Optimizing Myanmar’s community-delivered malaria volunteer model: a qualitative study of stakeholders’ perspectives

Published: February 8, 2021


Win Han Oo, Hoban, E., Gold, L. Kyu Kyu Than, Thazin La, Aung Thi & Fowkes, FJI. Optimizing Myanmar’s community-delivered malaria volunteer model: a qualitative study of stakeholders’ perspectives. Malar J 20, 79 (2021). https://doi.org/10.1186/s12936-021-03612-6



In parallel with the change of malaria policy from control to elimination and declines in the malaria burden in Greater Mekong Sub-region, the motivation and social role of malaria volunteers has declined. To address this public health problem, in Myanmar, the role and responsibilities of malaria volunteers have been transformed into integrated community malaria volunteers (ICMV), that includes the integration of activities for five additional diseases (dengue, lymphatic filariasis, tuberculosis, HIV/AIDS and leprosy) into their current activities. However, this transformation was not evidence-based and did not consider inputs of different stakeholders. Therefore, qualitative stakeholder consultations were performed to optimize future malaria volunteer models in Myanmar.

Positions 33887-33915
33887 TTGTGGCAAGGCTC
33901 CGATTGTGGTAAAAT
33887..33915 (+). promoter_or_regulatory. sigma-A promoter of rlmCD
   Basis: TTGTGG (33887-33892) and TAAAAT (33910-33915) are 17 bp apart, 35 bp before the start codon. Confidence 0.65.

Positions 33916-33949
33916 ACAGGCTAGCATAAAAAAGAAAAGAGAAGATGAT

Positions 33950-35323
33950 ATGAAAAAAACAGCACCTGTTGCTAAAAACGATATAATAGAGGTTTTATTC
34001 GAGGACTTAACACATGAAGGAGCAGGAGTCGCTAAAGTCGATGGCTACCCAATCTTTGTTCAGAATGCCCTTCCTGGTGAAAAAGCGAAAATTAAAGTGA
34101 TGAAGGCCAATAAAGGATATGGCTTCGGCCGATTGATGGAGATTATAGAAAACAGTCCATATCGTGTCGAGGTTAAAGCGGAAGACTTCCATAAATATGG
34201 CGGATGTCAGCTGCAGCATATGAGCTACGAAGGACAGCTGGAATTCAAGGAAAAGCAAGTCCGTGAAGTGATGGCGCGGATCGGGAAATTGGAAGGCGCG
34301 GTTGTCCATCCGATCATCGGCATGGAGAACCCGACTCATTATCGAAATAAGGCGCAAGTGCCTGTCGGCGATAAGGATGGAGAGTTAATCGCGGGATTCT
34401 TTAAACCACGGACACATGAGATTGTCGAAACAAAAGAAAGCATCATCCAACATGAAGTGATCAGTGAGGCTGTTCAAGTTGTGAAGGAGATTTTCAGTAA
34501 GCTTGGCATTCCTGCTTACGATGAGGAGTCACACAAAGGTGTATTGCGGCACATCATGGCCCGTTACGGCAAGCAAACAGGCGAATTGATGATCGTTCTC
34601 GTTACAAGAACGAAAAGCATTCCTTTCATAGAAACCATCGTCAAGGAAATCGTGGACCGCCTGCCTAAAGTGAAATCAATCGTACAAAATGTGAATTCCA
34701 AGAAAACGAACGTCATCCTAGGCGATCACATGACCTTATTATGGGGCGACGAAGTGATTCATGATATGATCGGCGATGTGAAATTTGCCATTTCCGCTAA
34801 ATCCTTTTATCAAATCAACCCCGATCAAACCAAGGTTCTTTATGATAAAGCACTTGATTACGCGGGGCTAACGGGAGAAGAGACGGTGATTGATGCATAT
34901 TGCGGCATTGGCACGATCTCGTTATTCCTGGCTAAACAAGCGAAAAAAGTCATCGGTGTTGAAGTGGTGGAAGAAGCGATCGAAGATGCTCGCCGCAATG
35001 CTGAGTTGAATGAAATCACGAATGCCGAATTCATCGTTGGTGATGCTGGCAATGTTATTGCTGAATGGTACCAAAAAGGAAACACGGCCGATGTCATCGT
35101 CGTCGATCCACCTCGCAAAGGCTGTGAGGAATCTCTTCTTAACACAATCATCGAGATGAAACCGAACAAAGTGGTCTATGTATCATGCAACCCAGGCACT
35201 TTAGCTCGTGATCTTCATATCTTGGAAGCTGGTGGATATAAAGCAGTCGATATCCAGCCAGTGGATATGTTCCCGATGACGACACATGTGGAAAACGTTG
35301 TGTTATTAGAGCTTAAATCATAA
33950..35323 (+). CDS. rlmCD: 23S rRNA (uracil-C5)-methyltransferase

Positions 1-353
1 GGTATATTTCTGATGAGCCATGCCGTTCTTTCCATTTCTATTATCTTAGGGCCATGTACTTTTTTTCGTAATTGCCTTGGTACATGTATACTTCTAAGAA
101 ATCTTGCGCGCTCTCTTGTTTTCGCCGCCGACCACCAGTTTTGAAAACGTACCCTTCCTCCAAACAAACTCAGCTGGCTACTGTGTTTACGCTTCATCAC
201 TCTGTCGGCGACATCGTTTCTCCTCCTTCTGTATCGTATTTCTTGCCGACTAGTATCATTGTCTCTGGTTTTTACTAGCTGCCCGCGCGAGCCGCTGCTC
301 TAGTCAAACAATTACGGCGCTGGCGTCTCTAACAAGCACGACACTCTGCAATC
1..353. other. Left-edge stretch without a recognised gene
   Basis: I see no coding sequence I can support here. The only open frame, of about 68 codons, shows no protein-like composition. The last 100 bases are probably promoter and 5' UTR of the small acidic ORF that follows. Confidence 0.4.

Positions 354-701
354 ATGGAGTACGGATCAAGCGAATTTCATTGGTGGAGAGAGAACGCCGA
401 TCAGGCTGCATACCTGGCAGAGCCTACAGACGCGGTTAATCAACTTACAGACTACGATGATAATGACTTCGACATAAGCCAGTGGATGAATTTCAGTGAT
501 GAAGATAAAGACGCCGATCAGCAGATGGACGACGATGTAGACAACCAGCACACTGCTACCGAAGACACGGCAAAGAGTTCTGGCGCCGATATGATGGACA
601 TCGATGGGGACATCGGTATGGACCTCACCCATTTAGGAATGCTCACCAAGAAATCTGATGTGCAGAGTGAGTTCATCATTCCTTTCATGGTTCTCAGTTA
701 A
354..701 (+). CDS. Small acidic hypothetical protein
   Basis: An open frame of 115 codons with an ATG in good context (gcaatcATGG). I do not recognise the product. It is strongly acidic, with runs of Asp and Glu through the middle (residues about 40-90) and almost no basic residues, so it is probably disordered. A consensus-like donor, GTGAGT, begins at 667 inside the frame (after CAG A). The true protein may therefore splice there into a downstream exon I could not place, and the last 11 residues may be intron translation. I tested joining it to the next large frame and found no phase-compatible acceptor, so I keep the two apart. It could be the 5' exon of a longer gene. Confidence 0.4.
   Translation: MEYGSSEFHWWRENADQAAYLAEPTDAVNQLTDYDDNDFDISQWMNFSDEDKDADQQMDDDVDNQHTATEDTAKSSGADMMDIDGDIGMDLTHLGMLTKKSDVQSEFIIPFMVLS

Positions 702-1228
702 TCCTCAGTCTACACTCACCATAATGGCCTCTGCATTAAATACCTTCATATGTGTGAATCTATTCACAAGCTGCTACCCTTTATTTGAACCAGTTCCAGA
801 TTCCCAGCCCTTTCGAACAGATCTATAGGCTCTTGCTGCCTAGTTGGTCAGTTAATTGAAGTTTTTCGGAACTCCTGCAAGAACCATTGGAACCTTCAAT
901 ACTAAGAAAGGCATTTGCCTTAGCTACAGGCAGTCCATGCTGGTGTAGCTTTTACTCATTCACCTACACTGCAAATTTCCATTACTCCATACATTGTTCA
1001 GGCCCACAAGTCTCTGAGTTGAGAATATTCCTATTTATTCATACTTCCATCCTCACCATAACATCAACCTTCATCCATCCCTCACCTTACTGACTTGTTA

Semi-structured interviews were conducted with key health stakeholders from the Myanmar Ministry of Health and Sports (MoHS) and malaria implementing partners to obtain their perspectives on community-delivered malaria models. A qualitative descriptive approach was used to explore the experiences of the stakeholders in policymaking and programme implementation. Interview topic guides were used during the interviews and inductive thematic data analysis was performed.


While ICMVs successfully provided malaria services in the community, the stakeholders considered the ICMV model as not optimal and suggested that many aspects needed to be improved including better training, supervision, support, and basic health staff’s recognition for ICMVs. Stakeholders believe that the upgraded ICMV model could contribute significantly to achieving malaria elimination and universal health care in Myanmar.

Discussion and conclusion

In the context of high community demand for non-malaria treatment services from volunteers, the integrated volunteer service package must be developed carefully in order to make it effective in malaria elimination programme and to contribute in Myanmar’s pathway to universal health coverage (UHC), but without harming the community. An evidenced-based, community-delivered and preferred model, that is also accepted by the MoHS, is yet to be developed to effectively contribute to achieving malaria elimination and UHC goals in Myanmar by 2030.